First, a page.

The Pro Football Hall of Fame has announced that 54 people are semifinalists for the 2023 Fall of Fame class. Former referee Jim Tunney and former referee and supervisor of officials Jerry Seeman made the list.
Before a dedicated contributors committee was formed, several officials, including Tunney, have made it to the semifinal round of balloting, but never got any further. After the new contributor candidate track was created, officials still did not get the final nomination. Last year, Art McNally finally broke through, becoming the first official named to the Pro Football Hall of Fame.
Starting this year, the contributors and coaches categories are merged. A new procedure has 25 candidates (or more if there are ties) named as semifinalists.
We made the Hall of Fame case for Tunney in 2019, and the 93-year old referee certainly deserves a close look by the voter. He retired in 1990 after 31 seasons, tied second-longest tenured NFL official in history.
Tunney worked as a field judge and referee, wearing number 32 for most of his career.
In the 1970s and 1980s, Tunney earned the title “Dean of NFL Referees.” His demeanor, signals, mic work and administration were so proper and dignified that he lived up to his title. For half his career, there were only divisional (if needed) and championship playoff games to work. Tunney worked a total of 20 playoff games: nine divisional contests, eight conference championships and Super Bowls VI, XI and XII — the first official to work back-to-back Super Bowls (Tom Sifferman worked three in a row at the turn of the century).
While Tunney worked several dramatic playoff games, perhaps the one that is most talked about is the Fog Bowl, the 1988 divisional playoff between the Chicago Bears and Philadelphia Eagles, played in pea-soup conditions on the Chicago Lakefront.
Tunney has been a semifinalist multiple times in Hall of Fame balloting. We’ve made a convincing case for him. We hope the voters enshrine Tunney in the 2023 Pro Football Hall of Fame class.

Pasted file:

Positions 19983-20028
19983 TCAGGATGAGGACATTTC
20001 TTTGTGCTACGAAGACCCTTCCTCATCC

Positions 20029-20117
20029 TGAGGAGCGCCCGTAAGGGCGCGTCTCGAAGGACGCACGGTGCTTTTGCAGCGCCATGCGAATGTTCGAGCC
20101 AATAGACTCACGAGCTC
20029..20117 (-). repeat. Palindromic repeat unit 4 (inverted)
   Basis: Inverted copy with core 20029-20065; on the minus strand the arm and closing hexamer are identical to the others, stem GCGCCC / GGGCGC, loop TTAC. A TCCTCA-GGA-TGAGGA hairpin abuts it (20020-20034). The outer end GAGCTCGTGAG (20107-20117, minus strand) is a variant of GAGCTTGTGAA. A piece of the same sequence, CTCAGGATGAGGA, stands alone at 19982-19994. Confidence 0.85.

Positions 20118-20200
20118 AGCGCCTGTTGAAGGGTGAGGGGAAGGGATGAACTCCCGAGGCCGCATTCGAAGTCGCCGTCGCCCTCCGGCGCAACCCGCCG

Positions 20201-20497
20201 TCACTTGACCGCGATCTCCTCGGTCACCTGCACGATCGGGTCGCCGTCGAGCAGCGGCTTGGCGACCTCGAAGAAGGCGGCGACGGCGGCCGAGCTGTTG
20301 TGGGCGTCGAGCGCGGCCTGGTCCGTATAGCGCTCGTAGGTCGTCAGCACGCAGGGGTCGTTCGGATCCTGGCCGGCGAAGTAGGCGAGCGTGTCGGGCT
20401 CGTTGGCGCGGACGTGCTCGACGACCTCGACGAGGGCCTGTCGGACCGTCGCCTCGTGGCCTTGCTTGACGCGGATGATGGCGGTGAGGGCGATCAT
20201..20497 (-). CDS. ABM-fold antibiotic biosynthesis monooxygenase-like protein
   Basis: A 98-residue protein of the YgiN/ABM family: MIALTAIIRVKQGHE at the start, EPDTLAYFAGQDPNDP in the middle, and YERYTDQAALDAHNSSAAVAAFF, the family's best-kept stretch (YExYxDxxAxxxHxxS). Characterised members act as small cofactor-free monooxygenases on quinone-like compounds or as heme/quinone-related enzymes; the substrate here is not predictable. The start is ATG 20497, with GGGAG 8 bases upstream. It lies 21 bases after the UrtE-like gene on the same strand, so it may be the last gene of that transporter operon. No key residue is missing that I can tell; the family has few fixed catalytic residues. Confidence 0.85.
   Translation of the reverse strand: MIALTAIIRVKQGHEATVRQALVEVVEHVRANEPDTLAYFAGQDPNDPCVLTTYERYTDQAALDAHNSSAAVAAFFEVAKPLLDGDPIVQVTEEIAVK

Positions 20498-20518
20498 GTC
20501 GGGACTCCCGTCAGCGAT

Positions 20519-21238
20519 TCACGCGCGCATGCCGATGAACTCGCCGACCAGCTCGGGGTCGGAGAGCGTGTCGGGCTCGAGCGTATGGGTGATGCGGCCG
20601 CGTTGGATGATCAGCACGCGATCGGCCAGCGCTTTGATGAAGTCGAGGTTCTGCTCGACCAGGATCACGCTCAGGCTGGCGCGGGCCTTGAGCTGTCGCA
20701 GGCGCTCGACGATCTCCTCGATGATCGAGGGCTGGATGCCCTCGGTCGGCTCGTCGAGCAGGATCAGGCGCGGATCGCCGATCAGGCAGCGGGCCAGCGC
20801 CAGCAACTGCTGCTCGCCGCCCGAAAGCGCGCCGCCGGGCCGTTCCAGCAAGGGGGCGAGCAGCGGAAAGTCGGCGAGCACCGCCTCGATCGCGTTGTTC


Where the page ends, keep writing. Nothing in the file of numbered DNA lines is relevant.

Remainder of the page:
Jerry Seeman worked as a head linesman, line judge and referee in the NFL from 1975 to 1990, retiring after working the thrilling Super Bowl XXV. From 1991 through 2001 Seeman was senior director of officiating, replacing Art McNally.
Seeman wore number 70 for most of his career.
We made his case for the Hall of Fame in 2021.
In his 16-year career, Seeman worked eight playoff games, all at referee: three wild card games, one divisional game, two conference championships and Super Bowls XXIII and XXV.
Seeman certainly packed a lot of excitement into his 16-year career. He worked as a head linesman and line judge until 1979, when the NFL appointed him to referee, replacing Don Wedge, who moved to the deep wings. Amazingly, Seeman was named the alternate referee to Super Bowl XIV, in his first year as a referee. Seeman was on the field in one of the most exciting playoff games as an alternate. Seeman was alternate referee in the 1987 AFC Championship Game at Mile High Stadium. Jim Tunney was the referee. In the second half, field judge Dick Dolack had to leave a game with a leg injury. Seeman came in for Dolack and served as the field judge for the rest of the game (There were two alternates per playoff game back then and Seeman was best suited to replace Dolack.). Seeman was the official who ruled that the Broncos recovered The Fumble, that sent John Elway and company on to Super Bowl XXII.
As the NFL’s senior director of officiating, Seeman oversaw several technological advancements to help improve the calls on the field. Seeman used comprehensive video tape presentations to help train officials to use proper mechanics and to call the game the way the NFL wanted it called. Seeman was instrumental in helping bring back instant replay in 1999. Officiating crews started working NFL training camp scrimmages and give rules talks to the players and coaches during Seeman’s tenure. He retired as senior director of officiating in 2001. Seeman served as a game observer for several years after leaving the NFL front office.
Seeman passed away in 2013, at the age of 77. The NFL retired Seeman’s number 70 in 2014 — the only official to receive such an honor. His son, Jeff, is currently a line judge in the NFL.
The Tunney and Seeman candidacies have a long way to go. On July 27th, voters will narrow the field even further. It is possible one, both, or neither official candidate will make it past the next round of balloting.
It took too long to get an official in the Pro Football Hall of Fame. It is hope either Tunney or Seeman is inducted next summer.